'Unfortunately, when they failed to reply... and the aircraft made no change to its trajectory... we were obliged to shoot it down,' Brigadier General Amirali Hajizadeh said.
Iranian state TV today showed off debris from the downed spy plane, including its fuselage, but none of the secret technology contained within.
Reuters reported that Trump sent a message via Oman to Iran calling for talks and de-escalation, but the Iranians are disputing information that appeared in the article.
'In his message, Trump said he was against any war with Iran and wanted to talk to Tehran about various issues,' an Iranian source told Reuters. 'He gave a short period of time to get our response but Iran's immediate response was that it is up to Supreme Leader (Ayatollah Ali) Khamenei to decide about this issue.'
The New York Times first reported that Trump that had authorized, and called off, airstrikes on Iranian radar and missile batteries.
Planes were in the air and ships were in position when the mission was called off - against the advice Secretary of State Mike Pompeo, U.S. National Security Advisor John Bolton and CIA director Gina Haspel, according to the report.
Trump met with congressional leaders at the White House on Thursday afternoon. House Speaker Nancy Pelosi, Senate Minority leader Chuck Schumer, Senate Majority Leader Mitch McConnell and other legislators with top security clearance attended.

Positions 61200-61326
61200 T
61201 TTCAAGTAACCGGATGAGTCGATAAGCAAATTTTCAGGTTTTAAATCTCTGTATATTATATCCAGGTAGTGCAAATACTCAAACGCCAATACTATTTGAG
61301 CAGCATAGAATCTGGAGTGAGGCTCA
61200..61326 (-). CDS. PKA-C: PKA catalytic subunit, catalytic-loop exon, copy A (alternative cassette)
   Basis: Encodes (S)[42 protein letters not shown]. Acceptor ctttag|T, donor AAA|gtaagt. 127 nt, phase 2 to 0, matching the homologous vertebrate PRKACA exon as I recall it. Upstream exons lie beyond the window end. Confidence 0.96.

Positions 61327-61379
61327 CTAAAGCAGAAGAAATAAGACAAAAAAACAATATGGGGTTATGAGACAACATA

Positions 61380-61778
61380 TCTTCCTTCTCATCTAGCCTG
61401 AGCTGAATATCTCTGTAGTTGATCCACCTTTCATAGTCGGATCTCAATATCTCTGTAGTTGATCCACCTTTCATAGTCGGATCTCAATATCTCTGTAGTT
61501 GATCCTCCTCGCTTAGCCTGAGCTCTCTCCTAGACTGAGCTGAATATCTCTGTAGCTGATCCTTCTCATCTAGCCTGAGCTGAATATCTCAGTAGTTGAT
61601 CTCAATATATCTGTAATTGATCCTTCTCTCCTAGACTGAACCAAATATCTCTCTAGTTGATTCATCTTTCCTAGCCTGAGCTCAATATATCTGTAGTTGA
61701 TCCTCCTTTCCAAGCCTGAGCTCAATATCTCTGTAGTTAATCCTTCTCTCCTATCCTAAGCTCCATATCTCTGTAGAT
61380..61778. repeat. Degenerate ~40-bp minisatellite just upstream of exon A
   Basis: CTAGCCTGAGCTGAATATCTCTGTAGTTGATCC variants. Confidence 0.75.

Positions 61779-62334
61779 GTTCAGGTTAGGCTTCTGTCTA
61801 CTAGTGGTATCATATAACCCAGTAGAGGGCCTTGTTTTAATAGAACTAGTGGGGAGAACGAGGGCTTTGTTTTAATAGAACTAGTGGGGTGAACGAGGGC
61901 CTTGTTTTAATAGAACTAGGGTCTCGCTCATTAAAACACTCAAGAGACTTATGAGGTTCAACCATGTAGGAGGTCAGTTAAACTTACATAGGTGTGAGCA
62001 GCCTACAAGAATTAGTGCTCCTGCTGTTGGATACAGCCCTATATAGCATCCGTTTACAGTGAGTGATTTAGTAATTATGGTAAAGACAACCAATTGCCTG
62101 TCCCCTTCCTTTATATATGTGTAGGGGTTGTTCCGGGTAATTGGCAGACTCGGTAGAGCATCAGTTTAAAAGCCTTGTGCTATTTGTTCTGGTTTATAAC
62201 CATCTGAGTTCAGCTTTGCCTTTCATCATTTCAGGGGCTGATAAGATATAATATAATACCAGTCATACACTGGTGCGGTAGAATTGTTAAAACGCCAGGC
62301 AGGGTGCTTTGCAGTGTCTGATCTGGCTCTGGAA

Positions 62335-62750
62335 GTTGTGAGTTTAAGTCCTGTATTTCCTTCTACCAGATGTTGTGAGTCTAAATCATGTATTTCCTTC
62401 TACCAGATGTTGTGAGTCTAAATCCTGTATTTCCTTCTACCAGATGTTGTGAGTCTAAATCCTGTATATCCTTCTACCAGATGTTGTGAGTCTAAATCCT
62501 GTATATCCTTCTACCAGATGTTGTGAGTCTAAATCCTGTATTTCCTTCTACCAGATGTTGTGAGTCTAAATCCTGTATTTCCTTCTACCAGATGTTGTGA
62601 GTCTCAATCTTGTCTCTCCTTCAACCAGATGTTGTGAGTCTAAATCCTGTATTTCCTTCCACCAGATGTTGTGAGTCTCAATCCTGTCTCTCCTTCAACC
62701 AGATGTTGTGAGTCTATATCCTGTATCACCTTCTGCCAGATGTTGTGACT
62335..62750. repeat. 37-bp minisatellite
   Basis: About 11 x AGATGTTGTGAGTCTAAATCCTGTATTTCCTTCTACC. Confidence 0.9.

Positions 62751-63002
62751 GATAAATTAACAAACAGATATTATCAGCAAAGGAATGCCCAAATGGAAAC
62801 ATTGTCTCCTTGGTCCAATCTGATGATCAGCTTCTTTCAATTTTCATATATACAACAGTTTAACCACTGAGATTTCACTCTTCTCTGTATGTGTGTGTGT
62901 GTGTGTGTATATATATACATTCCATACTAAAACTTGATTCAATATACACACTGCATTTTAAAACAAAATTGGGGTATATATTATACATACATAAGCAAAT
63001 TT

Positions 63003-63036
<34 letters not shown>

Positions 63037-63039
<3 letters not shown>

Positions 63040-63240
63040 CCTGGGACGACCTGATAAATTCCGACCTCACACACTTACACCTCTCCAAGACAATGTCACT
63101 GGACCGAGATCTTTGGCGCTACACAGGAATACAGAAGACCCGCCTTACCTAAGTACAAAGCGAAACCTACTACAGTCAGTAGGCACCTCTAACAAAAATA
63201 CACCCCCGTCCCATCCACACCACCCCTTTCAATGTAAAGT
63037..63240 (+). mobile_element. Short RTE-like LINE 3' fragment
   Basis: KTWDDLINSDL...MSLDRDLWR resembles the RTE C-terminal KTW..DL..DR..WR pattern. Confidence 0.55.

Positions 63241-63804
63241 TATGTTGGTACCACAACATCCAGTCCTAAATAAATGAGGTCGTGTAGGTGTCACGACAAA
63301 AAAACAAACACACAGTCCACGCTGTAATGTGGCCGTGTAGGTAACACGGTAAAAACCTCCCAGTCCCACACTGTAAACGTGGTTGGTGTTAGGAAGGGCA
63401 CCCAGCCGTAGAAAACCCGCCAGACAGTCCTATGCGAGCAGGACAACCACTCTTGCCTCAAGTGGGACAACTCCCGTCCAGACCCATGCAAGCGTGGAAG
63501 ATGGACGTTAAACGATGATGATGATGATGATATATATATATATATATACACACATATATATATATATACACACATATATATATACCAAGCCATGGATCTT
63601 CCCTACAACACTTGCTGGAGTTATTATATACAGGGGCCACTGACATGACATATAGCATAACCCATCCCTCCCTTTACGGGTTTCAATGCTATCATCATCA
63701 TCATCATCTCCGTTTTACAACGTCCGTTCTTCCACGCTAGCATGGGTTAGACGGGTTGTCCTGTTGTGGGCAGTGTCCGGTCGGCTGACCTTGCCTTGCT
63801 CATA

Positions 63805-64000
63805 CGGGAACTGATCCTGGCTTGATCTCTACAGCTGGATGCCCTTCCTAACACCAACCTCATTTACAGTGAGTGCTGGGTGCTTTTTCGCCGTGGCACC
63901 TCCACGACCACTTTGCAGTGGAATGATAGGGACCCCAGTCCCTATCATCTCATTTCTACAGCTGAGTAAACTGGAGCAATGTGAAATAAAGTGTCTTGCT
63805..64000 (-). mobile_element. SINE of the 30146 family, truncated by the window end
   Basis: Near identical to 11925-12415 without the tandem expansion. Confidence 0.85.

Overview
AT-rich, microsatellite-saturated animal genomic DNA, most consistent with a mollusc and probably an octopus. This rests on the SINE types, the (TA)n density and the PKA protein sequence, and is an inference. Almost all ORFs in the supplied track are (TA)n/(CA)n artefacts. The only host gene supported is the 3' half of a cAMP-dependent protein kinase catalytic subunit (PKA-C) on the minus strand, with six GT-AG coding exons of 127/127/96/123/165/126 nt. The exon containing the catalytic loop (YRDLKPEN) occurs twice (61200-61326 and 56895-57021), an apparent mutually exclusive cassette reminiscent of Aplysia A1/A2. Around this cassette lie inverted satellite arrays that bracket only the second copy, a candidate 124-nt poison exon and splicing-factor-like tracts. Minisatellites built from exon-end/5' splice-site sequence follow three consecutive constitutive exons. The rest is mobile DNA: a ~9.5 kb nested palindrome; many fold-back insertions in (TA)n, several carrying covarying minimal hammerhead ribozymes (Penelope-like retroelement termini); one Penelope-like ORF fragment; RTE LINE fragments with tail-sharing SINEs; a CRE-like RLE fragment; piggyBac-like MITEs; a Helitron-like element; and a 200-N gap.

Schumer said the told the president that conflicts like this tend to escalate unintentionally.
'The president may not intend to go to war here, but we are worried that he and the administration may bumble into a war. We told the room that the Democratic position is that Congressional approval must be required before funding any conflict in Iran,' he said.
He argued in favor of a 'robust, open debate' within Congress. He said Senate Democrats are pushing for a vote on an amendment that require congressional approval for defense dollars to be spent on a military conflict with Iran.
'It's supported by all Democrats in the Senate. We are asking leader McConnell to do the right thing and give us a vote next week on the NDAA on that amendment,' he stated.
Vermont Senator and Democratic presidential candidate Bernie Sanders said Friday that war would be a 'disaster' and Congress must 'assert its constitutional authority' to keep that from happening.
'A war with Iran would be a disaster and lead to endless conflict in the region. Congress must assert its constitutional authority and stop Trump from going to war,' he tweeted.
New Jersey Sen. Cory Booker, another Democratic presidential candidate, claimed that the Trump administration is on a 'clear march' to a war that it does not have the authority wage.
'This is not reality television, where decisions are made in the pursuit of maximum drama,' he said in a statement. 'The President together with his top officials have been bent on escalating an already tenuous situation in the Middle East, with no plan in place to de-escalate tensions.'
Booker said, 'This is a crisis of his own making — his reckless and erratic Iran policy is responsible for this combustible moment.
'Any military action in Iran that circumvents Congressional approval is a blatant and unconstitutional power grab.'
Freshman Democratic Rep. Alexandria Ocasio-Cortez told a reporter for CNN on Capitol Hill that Tehran is trying to provoke the United States.
'I think they're trying to goad us into a military conflict that's completely irresponsible,' she said Thursday afternoon.